It’s Time to Revive the Radical Middle & Finally End the Reading Wars by Dr. Sam Bommarito
The work of P.D. Pearson, a researcher is best known for developing the gradual release model, once again is coming to the forefront of literacy instruction. The most recent issue of the Reading Teacher contains an excellent article entitled Thirty- Five Years of the Gradual Release of Responsibility: Scaffolding Toward Complex and Responsive Teaching by Sandra Webb, Dixie Massey, Melinda Goggans, & Kelly Flajole. The Reading Teacher Vol. 73 No. 1 pp. 75–83. I predict it will turn into a must-read for all literacy teachers. I bring up this article because I feel some of the current iterations of the Reading Wars are putting the work of centrists like Pearson and Pressley, in jeopardy. I see us as traveling away from views of reading as making meaning and comprehension as something to be TAUGHT not just practiced, back to views of reading as decoding. The logic goes if a reading is at a child’s reading level the child already has all the background they need to understand it. I just had that argument used on me by a proponent of the SoR. The problem is that flies in the face of decades of research indicating learning decoding does not AUTOMATICALLY lead to comprehension. On one point the SoR (Science of Reading) folks and I agree, reading is not a natural process, it must be taught. It seems that at least some of the SoR folks think that mainly applies to decoding. I, along with tons of teachers from what I am about to call the Radical Middle, believe it applies also to the teaching (as opposed to practicing) of comprehension. Teaching comprehension requires teaching comprehension strategies. For a great example of that see @ReadingShanahan on teaching summarizing http://shanahanonliteracy.com/blog/how-to-teach-summarizing-part-i#sthash.82bEb9QV.dpbs. I’ll concede in advance that some teachers can and do fail to see the forest for the trees, getting so lost in strategy instruction that they fail to take the lesson to its’ logical conclusion, applying the strategy and building background knowledge in the process. Shanahan makes no such mistake. Properly done teaching comprehension strategies is a powerful tool. Back in the day (70’s & 80’s) Durkin found that teachers of the day spent almost all their time practicing comprehension (think answering comprehension questions). Durkin’s work was built upon by Pearson/Pressley and others. Thanks to them teaching comprehension now includes teaching comprehension strategies. I think we could do with a little replication of Durkin’s work today. Let’s find out exactly what the proponents of different approaches to teaching reading are actually doing with their instructional time, especially with their youngest readers.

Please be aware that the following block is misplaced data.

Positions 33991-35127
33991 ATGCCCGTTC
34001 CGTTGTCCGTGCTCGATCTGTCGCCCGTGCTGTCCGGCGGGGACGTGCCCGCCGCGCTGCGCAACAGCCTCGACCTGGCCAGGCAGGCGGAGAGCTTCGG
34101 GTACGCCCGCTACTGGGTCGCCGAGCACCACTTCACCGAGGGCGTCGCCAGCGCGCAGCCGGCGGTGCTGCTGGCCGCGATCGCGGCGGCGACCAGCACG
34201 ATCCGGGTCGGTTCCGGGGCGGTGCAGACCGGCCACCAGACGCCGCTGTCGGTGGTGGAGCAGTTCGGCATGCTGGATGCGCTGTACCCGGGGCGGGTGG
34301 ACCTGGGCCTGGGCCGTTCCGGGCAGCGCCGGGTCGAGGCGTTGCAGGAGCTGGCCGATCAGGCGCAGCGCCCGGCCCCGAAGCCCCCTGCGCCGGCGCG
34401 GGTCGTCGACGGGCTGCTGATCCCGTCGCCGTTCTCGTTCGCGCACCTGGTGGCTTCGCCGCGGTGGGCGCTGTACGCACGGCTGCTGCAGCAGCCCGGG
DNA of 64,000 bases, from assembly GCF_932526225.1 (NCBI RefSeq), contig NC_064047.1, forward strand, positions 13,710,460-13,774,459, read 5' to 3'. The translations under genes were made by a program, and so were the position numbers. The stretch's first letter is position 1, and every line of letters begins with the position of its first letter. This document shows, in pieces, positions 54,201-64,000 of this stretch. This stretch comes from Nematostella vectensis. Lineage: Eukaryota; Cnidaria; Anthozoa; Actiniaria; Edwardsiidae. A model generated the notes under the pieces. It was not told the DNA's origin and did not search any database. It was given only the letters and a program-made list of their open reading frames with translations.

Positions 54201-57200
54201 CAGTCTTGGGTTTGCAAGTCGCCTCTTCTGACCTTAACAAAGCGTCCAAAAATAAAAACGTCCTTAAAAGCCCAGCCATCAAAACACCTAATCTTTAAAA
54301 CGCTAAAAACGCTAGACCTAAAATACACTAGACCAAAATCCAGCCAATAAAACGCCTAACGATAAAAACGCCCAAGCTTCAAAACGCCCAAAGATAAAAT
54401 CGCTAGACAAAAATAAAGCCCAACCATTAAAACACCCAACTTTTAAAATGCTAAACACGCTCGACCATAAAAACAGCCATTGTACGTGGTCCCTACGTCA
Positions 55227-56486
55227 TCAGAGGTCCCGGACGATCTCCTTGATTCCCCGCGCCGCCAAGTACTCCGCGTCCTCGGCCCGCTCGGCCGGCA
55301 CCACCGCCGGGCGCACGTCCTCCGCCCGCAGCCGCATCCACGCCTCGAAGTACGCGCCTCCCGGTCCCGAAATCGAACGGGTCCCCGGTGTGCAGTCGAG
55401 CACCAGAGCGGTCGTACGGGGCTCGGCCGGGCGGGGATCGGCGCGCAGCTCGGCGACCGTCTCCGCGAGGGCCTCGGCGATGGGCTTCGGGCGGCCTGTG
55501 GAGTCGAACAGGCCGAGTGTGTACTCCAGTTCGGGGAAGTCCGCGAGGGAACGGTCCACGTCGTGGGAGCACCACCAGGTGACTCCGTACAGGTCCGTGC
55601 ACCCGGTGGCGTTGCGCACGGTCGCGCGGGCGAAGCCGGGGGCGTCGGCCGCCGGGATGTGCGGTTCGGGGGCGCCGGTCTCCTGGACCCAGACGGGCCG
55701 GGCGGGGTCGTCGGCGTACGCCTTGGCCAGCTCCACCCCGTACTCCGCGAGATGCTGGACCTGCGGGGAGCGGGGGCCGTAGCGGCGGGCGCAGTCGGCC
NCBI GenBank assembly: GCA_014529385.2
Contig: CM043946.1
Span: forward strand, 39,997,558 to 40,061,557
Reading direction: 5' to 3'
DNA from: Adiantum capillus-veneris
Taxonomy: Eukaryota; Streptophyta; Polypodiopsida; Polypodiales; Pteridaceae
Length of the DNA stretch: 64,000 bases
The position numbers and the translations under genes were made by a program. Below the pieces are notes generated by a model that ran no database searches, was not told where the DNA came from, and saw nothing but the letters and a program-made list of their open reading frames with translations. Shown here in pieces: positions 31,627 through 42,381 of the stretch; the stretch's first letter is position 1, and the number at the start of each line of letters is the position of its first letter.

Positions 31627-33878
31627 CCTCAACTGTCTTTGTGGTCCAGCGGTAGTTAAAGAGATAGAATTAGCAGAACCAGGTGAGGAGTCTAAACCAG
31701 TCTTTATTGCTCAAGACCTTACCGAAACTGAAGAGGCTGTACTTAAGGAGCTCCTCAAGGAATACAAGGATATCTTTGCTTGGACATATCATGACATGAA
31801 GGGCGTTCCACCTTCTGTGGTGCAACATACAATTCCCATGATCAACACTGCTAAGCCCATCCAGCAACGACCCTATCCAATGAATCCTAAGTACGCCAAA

Here is an example of what I think early readers should be doing:
Taken from a PBS for Parents interview by Deborah Farmer Kris: “I recently spoke with Boushey, and she told me that reading isn’t just about sounding out words. It’s also about understanding the story and drawing connections between the story and your life or the world around you. Strong readers find meaning in the text.” Use the link to see full interview